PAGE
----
A tribute by Gramophone's Editor-in-Chief James Jolly:
Had Bernard Haitink not conducted another note after stepping down as Principal Conductor of Amsterdam’s Concertgebouw Orchestra in 1988, his position as one of the world’s great conductors would have been secure enough. But he went on to add two more ‘panels’ to a career that has neatly fallen into a kind of triptych: an operatic period and then a final, glorious Indian Summer that shows no sign of drawing to a close.
Haitink was born in Amsterdam where he studied the violin and conducting at the Conservatory; he made his conducting debut with the Netherlands Radio Philharmonic in 1954 and the following year, stepping in for an indisposed Carlo Maria Giulini, first conducted the Concertgebouw Orchestra. In 1959, following the death of Eduard van Beinum, he was named First Conductor of the orchestra: he was 30. Two years later he shared the title of Principal Conductor with Eugen Jochum and then, in 1963, became the Orchestra’s sole Musical Director. For the next 25 years he would develop one of those celebrated conductor-orchestra relationships that was, thankfully, enshrined on disc, largely by Philips. At the heart of a large and wide-ranging repertoire sat the great central works of the Austro-German literature.
Symphonies by Beethoven, Brahms, Schumann and Tchaikovsky followed, and Haitink also proved a superb concerto partner. He conducted the Beethoven piano concertos for Claudio Arrau, Murray Perahia (taking a Gramophone Concerto Award in 1986 for Nos 3 and 4) and András Schiff (with the Staatskapelle Dresden). When Haitink embraced French repertoire the results were, unsurprisingly, ravishing and a recording that included Debussy’s Jeux and Nocturnes brought him two Gramophone Awards – Orchestral and Engineering – in 1980. As Principal Conductor of the London Philharmonic from 1967 to ’79, he gave us Shostakovich symphonies and also proved himself a fine advocate of British composers such as Elgar, Walton and Vaughan Williams.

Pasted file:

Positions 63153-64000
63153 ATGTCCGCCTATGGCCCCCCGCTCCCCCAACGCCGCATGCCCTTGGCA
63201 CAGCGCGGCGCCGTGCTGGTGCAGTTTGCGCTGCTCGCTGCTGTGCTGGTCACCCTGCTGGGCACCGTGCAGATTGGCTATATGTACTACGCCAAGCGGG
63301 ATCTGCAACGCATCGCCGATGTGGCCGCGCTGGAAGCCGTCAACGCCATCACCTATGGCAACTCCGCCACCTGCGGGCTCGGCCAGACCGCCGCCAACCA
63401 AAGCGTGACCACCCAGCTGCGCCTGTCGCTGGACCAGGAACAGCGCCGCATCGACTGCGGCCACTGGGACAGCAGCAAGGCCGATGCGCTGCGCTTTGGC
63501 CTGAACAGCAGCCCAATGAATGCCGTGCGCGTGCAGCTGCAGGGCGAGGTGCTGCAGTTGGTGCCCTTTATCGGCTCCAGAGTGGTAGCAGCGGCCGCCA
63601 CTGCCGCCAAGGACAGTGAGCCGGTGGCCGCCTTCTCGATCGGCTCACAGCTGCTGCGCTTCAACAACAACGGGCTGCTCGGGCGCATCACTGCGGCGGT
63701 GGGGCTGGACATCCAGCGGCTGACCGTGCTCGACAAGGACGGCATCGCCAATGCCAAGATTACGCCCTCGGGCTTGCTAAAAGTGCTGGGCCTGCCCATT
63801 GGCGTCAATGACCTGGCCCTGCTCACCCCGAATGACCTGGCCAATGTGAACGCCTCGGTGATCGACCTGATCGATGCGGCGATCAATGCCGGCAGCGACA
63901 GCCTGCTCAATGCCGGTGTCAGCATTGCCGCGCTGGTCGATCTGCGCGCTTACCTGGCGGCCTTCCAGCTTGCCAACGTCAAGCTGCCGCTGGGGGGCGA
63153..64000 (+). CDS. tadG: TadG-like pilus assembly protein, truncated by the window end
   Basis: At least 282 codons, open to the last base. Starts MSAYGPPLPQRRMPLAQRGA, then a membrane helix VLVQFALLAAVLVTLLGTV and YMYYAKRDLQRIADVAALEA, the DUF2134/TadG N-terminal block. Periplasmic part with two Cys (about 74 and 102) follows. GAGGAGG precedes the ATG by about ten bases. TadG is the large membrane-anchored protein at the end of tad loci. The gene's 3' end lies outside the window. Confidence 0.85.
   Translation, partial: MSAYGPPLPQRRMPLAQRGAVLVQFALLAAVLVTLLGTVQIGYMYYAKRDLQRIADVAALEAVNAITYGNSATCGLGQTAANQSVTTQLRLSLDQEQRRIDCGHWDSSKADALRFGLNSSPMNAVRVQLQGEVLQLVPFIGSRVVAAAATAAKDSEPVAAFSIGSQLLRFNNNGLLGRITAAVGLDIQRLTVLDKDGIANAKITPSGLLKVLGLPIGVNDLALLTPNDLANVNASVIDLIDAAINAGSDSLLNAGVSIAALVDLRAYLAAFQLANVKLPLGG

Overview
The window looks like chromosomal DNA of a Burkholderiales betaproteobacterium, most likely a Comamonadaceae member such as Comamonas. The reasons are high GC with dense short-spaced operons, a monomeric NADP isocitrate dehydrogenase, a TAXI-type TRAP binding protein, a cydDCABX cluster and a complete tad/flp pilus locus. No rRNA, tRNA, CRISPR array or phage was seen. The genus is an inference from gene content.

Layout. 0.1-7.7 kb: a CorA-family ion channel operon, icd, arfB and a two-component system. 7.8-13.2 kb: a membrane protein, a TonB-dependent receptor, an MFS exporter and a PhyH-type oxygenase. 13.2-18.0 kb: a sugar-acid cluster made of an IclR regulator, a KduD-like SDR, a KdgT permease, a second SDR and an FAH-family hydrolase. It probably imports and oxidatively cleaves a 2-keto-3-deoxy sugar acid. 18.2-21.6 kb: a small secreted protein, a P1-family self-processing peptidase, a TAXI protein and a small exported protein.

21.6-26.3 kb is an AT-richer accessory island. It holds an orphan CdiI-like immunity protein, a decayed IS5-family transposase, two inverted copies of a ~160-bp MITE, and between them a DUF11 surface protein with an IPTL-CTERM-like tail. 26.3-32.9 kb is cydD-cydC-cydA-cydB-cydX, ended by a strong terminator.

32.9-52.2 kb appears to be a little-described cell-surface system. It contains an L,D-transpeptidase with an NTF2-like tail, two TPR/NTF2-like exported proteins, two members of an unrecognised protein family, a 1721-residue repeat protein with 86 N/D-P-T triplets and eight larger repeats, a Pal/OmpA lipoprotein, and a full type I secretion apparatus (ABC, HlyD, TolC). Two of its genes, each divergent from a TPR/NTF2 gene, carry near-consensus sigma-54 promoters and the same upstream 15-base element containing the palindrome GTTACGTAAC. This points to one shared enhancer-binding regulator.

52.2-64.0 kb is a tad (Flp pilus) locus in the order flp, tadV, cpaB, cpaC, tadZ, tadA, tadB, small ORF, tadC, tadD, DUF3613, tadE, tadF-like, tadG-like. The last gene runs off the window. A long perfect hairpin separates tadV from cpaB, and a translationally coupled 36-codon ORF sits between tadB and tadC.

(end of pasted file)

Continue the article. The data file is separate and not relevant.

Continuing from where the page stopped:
The late 1970s saw his first major engagement with opera: first at Glyndebourne (1978-88) and then, after Amsterdam, at the ROH (1987-2002) where his repertoire ranged from Mozart to Wagner. His 1983 Don Giovanni, with Thomas Allen in the title-role and based on performances at Glyndebourne, took the 1985 Gramophone Opera Award. Also for EMI, he recorded Wagner and Strauss.
The third period saw him taking on two major positions: as Chief Conductor of the Staatskapelle Dresden (2002-4) and Principal Conductor of the Chicago Symphony (2006-10). Since then he has developed close relationships with the London Symphony Orchestra and the Chamber Orchestra of Europe.
As the Grand Old Man of the conducting world, his love for the music remains palpable and we’re delighted to honour him with this special award.
Concertgebouw Orchestra / Bernard Haitink (Decca)
Soloists; London Philharmonic Orchestra / Bernard Haitink (EMI)
Murray Perahia pf Concertgebouw Orchestra / Bernard Haitink (Sony Classical)